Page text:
ABO Certified

American Board of Orthodontics Doctor Certification

The American Board of Orthodontics (ABO) was founded in 1929. It is the oldest and most prestigious specialty board in dentistry.

The Board upholds four main objectives supported by its mission:

  • To evaluate the knowledge and clinical skills of graduates of accredited orthodontic programs by conducting exams and conferring time-limited certificates
  • To re-evaluate clinical knowledge and skills through administration of recertification exams throughout a Diplomate's career
  • To support the development of quality graduate, postgraduate, and continuing education programs in orthodontics
  • To promote and encourage certification expertise throughout the world

Becoming Board Certified

To become board certified, an orthodontist has to pass a rigorous set of written and clinical examinations, as well as a comprehensive review of his or her credentials. The initial process of becoming board certified can take anywhere from five to ten years. Once certified, the orthodontist must become recertified every ten years to maintain board-certified status.

Why would an orthodontist choose to complete this voluntary certification process?

Successful completion of the examination process demonstrates the orthodontist’s highest commitment to excellence in orthodontics – to both the orthodontic profession and the general public. It represents a commitment by a licensed specialist that he/she has the necessary knowledge base and skills to treat patients to the highest of standards. It exemplifies a practitioner’s commitment to continue to keep abreast of the latest advances in patient care, and to continue to deliver these latest advances to patients.  Many orthodontists see it as a demonstration of their dedication to the specialty and the highest level of personal achievement.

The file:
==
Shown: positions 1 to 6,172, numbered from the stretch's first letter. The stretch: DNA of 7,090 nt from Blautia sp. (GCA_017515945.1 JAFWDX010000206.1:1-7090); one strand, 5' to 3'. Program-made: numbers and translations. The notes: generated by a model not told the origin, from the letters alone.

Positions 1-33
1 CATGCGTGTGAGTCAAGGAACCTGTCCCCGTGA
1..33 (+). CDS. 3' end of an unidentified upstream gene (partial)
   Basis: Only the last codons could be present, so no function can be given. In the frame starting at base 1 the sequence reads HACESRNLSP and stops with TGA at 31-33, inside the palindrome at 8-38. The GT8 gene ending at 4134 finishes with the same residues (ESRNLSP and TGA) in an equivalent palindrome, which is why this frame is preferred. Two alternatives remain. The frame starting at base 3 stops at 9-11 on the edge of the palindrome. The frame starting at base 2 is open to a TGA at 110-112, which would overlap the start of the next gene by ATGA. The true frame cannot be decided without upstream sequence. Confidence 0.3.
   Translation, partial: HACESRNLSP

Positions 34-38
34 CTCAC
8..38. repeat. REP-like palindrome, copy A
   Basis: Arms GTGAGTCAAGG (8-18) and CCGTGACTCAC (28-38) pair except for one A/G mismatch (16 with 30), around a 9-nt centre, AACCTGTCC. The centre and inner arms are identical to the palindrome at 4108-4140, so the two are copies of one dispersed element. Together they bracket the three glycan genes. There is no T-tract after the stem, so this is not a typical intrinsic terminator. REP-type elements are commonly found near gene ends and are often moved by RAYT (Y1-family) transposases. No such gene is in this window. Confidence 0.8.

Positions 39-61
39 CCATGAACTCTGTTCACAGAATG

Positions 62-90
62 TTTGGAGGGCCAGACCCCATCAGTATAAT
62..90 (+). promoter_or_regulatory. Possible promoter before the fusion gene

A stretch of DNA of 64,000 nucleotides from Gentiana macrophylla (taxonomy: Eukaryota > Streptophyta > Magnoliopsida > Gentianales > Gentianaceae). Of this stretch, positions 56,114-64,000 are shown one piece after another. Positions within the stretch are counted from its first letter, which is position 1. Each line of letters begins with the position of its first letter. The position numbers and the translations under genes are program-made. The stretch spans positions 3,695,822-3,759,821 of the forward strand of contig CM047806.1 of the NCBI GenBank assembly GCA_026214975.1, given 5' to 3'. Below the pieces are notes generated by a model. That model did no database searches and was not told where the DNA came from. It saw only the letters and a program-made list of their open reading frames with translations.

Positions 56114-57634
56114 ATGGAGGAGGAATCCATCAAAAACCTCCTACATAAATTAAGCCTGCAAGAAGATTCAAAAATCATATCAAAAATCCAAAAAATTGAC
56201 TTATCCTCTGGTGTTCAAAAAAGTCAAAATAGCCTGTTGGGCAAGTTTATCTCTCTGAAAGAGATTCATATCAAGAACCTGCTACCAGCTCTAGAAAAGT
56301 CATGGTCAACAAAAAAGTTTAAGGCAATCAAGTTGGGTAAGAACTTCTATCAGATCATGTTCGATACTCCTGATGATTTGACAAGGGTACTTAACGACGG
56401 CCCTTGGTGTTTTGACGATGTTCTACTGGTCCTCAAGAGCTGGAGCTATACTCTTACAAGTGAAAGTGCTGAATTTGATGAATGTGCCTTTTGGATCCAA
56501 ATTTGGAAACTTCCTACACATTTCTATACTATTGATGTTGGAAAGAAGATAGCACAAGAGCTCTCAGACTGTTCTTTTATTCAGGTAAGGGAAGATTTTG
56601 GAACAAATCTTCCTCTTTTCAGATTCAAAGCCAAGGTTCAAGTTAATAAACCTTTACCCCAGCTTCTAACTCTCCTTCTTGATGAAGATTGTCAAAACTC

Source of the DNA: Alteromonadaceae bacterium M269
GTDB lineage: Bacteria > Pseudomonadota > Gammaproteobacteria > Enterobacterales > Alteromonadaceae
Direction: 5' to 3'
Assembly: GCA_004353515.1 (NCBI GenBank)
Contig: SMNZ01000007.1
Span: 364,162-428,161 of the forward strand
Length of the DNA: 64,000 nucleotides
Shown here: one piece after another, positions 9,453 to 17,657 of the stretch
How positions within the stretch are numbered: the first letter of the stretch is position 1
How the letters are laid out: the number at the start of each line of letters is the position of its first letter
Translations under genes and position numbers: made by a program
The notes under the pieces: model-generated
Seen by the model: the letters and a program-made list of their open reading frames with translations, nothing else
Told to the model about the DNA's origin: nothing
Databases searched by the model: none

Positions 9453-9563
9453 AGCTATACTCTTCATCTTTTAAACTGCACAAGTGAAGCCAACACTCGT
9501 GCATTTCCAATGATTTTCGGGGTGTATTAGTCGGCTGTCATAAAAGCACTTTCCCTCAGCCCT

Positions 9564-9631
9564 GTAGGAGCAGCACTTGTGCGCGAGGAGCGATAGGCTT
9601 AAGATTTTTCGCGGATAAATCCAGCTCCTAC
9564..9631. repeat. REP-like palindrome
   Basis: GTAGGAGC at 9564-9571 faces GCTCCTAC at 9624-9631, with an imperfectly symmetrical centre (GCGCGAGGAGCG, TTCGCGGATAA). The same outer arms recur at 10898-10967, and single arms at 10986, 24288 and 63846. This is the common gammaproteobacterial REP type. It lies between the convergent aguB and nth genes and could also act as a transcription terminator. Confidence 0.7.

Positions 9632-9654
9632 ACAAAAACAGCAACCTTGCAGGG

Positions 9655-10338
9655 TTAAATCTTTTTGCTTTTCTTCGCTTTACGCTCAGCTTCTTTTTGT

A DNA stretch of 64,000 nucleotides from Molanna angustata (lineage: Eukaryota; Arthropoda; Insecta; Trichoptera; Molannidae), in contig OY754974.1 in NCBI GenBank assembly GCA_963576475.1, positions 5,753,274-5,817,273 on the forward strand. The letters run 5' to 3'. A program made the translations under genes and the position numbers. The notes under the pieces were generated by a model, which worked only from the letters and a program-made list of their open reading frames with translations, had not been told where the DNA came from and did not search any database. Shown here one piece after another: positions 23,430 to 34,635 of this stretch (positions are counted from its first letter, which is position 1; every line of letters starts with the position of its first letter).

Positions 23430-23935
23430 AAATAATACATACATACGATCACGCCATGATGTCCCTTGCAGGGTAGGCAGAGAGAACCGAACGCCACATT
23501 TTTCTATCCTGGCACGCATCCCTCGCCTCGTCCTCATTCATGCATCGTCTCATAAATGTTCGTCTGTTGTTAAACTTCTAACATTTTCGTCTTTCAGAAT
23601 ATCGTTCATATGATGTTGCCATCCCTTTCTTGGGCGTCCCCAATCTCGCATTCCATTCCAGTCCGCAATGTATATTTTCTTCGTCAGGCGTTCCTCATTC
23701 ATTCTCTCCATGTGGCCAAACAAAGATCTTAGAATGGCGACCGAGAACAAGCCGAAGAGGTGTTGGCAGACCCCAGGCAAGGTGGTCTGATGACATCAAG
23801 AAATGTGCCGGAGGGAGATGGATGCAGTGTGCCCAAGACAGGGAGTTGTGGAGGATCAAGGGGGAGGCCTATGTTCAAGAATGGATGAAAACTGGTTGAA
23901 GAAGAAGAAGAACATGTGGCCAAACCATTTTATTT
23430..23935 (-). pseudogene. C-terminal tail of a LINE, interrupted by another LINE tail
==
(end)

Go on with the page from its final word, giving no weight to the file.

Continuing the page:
Are all orthodontists Board Certified?

No.  All orthodontists must be licensed to practice, but at this time only 1 in 3 orthodontists have continued on to complete Board Certification.  The American Board of Orthodontics (ABO) certification process signifies a unique achievement—a significant step beyond the two to three years of advanced education required for a dentist to become a specialist in orthodontics.  The process requires the orthodontist to demonstrate actual accomplishments in patient care with detailed case reports on the treatment provided for a broad range of patient problems. Board certification is a voluntary achievement that all orthodontists do not choose to pursue.  In order to become board certified by the ABO, an individual orthodontist is thoroughly interviewed by a highly respected panel of examiners to demonstrate their orthodontic knowledge, clinical skills and judgment.  

For further information about The American Board of Orthodontics and Board Certification, click here.